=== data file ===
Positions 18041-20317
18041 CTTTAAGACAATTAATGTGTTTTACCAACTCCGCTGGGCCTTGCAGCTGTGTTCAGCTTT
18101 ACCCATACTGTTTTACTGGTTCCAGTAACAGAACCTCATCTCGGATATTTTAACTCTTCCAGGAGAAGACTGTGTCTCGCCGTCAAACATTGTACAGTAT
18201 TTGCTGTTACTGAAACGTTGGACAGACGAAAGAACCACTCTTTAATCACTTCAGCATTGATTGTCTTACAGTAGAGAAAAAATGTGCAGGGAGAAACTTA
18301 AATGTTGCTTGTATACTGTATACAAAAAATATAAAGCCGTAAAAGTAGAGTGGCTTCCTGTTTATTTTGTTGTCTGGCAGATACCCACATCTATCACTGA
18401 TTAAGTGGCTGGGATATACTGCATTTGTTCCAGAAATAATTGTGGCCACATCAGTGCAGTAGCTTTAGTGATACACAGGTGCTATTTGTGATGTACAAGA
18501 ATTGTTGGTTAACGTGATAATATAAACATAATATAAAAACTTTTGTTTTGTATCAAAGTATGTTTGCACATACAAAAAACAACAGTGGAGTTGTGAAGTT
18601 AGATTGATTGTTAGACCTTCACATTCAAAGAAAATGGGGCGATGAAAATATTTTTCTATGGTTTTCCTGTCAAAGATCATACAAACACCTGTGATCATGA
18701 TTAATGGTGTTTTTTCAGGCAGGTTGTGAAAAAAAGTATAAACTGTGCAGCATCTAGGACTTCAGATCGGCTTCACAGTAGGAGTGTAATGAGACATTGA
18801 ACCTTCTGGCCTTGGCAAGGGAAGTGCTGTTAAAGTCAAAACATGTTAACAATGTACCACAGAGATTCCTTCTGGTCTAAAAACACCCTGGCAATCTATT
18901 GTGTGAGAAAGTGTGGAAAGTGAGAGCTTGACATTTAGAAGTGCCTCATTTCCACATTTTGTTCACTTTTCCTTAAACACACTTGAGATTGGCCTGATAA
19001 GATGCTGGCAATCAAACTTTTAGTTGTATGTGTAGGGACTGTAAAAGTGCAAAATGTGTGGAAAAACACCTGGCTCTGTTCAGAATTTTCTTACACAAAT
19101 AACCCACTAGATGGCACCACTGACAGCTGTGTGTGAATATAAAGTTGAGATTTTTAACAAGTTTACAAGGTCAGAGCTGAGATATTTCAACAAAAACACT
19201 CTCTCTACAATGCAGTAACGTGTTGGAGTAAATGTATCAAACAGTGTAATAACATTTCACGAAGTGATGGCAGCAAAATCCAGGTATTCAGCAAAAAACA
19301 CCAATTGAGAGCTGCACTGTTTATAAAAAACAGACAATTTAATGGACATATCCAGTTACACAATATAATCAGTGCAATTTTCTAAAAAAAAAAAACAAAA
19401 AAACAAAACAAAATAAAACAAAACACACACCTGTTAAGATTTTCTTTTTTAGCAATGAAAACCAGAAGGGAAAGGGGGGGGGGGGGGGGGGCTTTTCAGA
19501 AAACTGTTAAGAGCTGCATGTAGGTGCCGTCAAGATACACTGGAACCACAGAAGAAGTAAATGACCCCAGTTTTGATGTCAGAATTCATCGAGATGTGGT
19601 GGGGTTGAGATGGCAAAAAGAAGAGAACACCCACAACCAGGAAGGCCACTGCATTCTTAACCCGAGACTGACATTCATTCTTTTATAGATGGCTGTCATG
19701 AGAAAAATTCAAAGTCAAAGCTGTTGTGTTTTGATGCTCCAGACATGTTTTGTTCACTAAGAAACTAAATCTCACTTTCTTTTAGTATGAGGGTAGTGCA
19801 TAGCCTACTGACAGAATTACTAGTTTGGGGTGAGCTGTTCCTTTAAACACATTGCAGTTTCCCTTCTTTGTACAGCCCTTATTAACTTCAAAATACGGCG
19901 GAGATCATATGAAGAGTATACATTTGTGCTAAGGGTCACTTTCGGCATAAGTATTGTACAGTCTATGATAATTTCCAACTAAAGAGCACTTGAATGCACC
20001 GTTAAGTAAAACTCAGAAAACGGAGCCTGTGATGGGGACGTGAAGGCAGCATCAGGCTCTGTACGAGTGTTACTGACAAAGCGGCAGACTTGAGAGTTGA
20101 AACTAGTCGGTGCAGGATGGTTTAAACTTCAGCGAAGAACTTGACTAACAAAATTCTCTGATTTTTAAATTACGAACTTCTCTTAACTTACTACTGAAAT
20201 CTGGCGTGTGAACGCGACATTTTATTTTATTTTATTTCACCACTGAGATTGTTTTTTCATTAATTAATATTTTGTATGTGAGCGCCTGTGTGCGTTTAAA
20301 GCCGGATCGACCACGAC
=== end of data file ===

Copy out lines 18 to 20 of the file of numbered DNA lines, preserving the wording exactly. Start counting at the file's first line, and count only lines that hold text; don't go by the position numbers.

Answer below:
19601 GGGGTTGAGATGGCAAAAAGAAGAGAACACCCACAACCAGGAAGGCCACTGCATTCTTAACCCGAGACTGACATTCATTCTTTTATAGATGGCTGTCATG
19701 AGAAAAATTCAAAGTCAAAGCTGTTGTGTTTTGATGCTCCAGACATGTTTTGTTCACTAAGAAACTAAATCTCACTTTCTTTTAGTATGAGGGTAGTGCA
19801 TAGCCTACTGACAGAATTACTAGTTTGGGGTGAGCTGTTCCTTTAAACACATTGCAGTTTCCCTTCTTTGTACAGCCCTTATTAACTTCAAAATACGGCG